Monongalia County Schools superintendent Eddie Campbell said they have reviewed and in some areas have relaxed their response plan after meeting with Monongalia County Health Officer Dr. Lee Smith.
“He gave us the green light and said he thought we were okay to go ahead and lift the masks with the caveat that if things went south or if things started to pick up because of COVID that he would maybe step back in and say we have to tighten things up a little bit,” Campbell said during an recent appearance on WAJR Radio’s “Talk of the Town.”
The comments came before the CDC announcement back on Friday urging schools across the U.S. to fully open this fall. The agency recommends local health data be used to guide decisions whether to relax or strengthen provisions.
In Monongalia County, pandemic practices adopted in buildings like traffic patterns, adjusting lunch schedules to limit gatherings and good hygiene are some of the things that will remain in place, Campbell said.
“We’ll keep our extra cleaning crews around not just for COVID, but when flu season hits,” Campbell said. “If we get a spike in flu in our building it makes good sense.”
Through the course of the pandemic school administrators shuffled schedules, conducted intensive cleanings, learned contact tracing and quarantine policies to ensure safety. Coronavirus quarantines had the greatest impact on teachers and athletic programs creating additional challenges in keeping students and programs operational.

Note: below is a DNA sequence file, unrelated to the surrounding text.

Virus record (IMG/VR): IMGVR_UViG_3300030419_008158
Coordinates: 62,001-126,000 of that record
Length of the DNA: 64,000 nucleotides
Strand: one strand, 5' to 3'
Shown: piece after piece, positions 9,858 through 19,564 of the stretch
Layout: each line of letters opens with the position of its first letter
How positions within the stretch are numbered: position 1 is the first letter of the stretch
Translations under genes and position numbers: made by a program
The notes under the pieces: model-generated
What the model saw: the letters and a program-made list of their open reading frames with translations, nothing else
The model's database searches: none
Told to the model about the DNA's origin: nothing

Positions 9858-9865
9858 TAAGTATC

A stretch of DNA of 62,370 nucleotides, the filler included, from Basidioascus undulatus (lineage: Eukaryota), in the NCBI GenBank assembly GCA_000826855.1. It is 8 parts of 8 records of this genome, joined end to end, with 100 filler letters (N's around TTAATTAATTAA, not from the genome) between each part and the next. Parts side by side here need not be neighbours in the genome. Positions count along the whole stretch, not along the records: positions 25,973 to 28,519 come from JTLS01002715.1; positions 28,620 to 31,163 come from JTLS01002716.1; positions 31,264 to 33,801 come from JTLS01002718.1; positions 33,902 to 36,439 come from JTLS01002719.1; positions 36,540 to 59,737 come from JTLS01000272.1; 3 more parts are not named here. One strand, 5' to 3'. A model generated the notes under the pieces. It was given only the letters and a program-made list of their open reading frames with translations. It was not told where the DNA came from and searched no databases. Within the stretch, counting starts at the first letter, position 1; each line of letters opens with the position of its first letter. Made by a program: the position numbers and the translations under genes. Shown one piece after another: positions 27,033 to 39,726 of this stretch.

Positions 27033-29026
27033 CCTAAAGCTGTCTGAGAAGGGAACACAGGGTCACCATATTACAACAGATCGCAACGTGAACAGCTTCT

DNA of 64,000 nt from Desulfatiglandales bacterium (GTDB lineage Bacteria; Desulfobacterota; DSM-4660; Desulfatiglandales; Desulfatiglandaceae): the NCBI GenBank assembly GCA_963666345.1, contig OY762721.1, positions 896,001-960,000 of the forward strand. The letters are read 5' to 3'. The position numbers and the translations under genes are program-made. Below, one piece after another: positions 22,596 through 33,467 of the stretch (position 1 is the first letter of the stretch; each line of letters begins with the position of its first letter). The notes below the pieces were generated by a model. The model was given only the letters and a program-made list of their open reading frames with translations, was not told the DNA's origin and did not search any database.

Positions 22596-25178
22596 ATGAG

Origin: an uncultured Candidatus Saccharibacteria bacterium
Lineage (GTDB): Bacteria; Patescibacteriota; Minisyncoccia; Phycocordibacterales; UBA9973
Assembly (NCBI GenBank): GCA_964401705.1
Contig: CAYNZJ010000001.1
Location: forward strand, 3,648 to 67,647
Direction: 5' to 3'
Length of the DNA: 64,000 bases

“The biggest thing I think we’ve learned is that we have to adaptable and we have to be willing to adjust on the fly,” Campbell said. “I think we were very successful doing that.”
The mask policy will be an individual choice for those fully vaccinated. Many elementary school students or staff members may elect to continue wearing a mask regardless of vaccine status.
“If a student is sick- number one, we’re going to encourage kids to stay home and number two, if you’re sick or you’ve got a sniffle or something like that then wear a mask to school to prevent the spread of a cold flu, whatever the case may be,” Campbell said.
Health experts agree that the vaccine is effective against the variants, can prevent hospitalization and reduce severity of the illness for people who become infected. Additionally, data shows up to 98% of coronavirus-related deaths are people that have not been vaccinated.
“It’s not for political reasons or belief in one way or the other,” Campbell said. “It’s simply because if kids and adults have that vaccine in the school setting they don’t have to be quarantined if they’re exposed to a case of COVID, so it protects students and keeps them in a classroom.”
Monongalia County teachers return to work Aug. 19. Students will begin classes Aug. 24.